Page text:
Two newly induced methylcholanthrene sarcomas of C57BL/ 6 mouse origin were selected for studies of the adoptive immunotherapy of established tumors. The MCA 105 and MCA 106 tumors, used during their first five transplant generations, possessed weakly immunogenic tumor-associated transplantation antigens as revealed by failure to elicit immunity to reject 106 tumor cells by tumor growth and excision. Specific immunity to reject a 106 tumor cell challenge could be elicited in less than 50% of mice by immunization with a mixture of viable tumor cells and Corynebacterium parvum. Adoptive transfer of spleen cells from properly immunized mice consistently mediated the regression of established MCA 105 and MCA 106 tumors. Following systemic administration of 108 immune cells into mice bearing palpable tumor, the tumor grew for at least 1 week and then completely regressed. The adoptive immunotherapy was immunologically specific for each of these tumors and was mediated by sensitized T-lymphocytes. Irradiation (1000 R) of the transferred cells abrogated their in vivo activity. With both tumors, successful therapy required prior immune suppression of the host. This latter finding suggested the existence of suppression mechanisms mediated by tumor-bearing mice although we have been unable to reconstitute this suppression by giving T-cell-depleted mice syngeneic spleen cells. The two new animal tumor models characterized in this study not only demonstrate the feasibility of adoptive immunotherapy to weakly immunogenic tumors but also provide unique opportunities for mechanistic studies of the specificity of adoptive immunotherapy.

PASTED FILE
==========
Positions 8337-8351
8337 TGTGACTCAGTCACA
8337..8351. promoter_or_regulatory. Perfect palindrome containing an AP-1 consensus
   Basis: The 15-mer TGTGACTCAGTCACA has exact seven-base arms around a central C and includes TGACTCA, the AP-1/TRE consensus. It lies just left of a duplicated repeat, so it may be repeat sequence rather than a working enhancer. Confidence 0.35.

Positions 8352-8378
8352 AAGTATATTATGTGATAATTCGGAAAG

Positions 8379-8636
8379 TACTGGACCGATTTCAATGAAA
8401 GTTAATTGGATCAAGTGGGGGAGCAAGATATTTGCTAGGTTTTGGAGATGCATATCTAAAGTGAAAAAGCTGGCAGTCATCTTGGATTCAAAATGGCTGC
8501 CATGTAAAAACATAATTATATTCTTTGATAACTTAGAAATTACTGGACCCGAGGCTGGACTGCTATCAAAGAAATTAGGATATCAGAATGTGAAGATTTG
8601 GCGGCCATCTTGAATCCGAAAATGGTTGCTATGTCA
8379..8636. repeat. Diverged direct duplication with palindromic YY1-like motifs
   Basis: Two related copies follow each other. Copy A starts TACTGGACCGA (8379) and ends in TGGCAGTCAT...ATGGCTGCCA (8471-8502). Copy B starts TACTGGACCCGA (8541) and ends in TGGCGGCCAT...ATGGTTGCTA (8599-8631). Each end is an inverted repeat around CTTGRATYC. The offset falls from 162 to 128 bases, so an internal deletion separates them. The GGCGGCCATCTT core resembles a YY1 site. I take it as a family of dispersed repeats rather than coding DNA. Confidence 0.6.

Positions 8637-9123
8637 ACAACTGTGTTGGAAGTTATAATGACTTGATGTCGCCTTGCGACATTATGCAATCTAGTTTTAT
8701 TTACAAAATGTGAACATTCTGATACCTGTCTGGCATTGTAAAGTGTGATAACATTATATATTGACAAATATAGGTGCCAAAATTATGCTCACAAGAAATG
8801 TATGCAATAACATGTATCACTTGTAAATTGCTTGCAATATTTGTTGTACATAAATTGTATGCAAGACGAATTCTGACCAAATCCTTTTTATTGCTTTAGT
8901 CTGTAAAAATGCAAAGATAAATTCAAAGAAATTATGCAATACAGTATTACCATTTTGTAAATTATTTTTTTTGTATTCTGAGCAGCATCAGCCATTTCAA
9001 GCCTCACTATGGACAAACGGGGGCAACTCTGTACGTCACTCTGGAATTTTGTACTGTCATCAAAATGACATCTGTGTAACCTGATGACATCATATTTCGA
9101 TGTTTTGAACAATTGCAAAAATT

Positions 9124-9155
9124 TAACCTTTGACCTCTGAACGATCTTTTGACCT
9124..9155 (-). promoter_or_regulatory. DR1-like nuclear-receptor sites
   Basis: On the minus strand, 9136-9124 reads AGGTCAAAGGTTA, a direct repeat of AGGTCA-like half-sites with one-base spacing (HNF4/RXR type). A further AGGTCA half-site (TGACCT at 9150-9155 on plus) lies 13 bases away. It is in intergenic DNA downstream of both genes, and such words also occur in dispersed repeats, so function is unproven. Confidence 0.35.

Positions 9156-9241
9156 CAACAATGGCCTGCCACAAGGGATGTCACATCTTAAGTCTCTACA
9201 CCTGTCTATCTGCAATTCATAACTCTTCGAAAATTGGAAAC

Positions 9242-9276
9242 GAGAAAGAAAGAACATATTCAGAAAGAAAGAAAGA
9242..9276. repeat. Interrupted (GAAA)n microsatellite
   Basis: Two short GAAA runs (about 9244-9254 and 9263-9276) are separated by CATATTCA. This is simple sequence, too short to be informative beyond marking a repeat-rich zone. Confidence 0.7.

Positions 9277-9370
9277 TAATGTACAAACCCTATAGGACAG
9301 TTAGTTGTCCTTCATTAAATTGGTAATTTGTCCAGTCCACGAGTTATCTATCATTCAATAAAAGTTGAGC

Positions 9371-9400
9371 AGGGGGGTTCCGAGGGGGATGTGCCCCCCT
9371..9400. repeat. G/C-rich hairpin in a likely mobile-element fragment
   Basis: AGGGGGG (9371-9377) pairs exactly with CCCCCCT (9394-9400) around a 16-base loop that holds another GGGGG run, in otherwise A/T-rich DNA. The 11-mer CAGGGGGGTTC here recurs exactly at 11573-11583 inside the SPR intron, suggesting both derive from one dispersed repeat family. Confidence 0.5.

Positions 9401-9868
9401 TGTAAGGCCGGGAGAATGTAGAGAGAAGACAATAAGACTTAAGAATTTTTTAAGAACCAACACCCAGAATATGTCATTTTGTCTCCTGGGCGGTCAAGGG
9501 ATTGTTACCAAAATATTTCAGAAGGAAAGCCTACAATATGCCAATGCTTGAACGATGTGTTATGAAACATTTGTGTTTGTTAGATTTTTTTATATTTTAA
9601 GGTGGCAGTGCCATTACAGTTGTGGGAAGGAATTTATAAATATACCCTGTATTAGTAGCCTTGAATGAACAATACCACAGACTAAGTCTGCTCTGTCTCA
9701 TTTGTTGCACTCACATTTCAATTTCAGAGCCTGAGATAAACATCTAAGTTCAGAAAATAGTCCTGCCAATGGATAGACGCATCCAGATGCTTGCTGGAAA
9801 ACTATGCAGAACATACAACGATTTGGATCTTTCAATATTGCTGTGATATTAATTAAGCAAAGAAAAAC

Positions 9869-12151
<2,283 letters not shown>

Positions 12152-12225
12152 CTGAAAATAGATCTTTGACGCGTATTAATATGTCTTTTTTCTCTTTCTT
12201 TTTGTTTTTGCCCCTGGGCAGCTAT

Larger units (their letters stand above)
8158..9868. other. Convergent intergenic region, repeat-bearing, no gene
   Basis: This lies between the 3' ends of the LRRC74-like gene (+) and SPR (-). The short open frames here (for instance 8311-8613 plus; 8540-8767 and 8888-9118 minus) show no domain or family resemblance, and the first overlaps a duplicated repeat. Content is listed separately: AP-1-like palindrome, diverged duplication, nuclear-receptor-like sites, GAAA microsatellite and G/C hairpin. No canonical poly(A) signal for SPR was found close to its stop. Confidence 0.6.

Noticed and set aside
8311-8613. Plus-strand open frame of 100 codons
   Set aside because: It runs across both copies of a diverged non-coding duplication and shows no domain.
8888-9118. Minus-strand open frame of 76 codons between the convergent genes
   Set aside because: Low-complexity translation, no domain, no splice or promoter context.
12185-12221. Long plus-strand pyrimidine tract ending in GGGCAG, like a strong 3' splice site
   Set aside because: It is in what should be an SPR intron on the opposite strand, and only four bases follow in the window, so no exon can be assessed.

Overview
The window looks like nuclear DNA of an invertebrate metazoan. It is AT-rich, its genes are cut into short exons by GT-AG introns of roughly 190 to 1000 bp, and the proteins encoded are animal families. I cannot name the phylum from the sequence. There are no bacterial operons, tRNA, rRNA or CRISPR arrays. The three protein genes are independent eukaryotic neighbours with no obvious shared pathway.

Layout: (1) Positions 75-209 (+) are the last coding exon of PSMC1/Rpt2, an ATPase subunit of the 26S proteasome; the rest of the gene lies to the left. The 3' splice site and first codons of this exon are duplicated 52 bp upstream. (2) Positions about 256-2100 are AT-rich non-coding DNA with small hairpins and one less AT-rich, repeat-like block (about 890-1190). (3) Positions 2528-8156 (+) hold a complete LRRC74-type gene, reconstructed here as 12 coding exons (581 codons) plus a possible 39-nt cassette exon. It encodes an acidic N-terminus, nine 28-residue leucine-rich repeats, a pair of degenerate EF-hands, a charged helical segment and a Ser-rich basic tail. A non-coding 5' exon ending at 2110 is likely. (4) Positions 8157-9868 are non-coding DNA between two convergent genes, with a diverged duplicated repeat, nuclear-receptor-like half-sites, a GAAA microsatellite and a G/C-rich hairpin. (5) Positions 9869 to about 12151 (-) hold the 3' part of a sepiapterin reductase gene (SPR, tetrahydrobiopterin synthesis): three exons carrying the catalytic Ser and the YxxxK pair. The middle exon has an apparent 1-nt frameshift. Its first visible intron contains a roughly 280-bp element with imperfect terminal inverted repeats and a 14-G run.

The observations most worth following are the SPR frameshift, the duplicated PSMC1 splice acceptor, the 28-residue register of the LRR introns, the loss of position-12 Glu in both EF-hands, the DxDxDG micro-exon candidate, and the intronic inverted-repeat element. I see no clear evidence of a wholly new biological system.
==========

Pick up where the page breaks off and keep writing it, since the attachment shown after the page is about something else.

|Original language||English (US)|
|Number of pages||6|
|State||Published - Apr 1 1985|
ASJC Scopus subject areas
- Cancer Research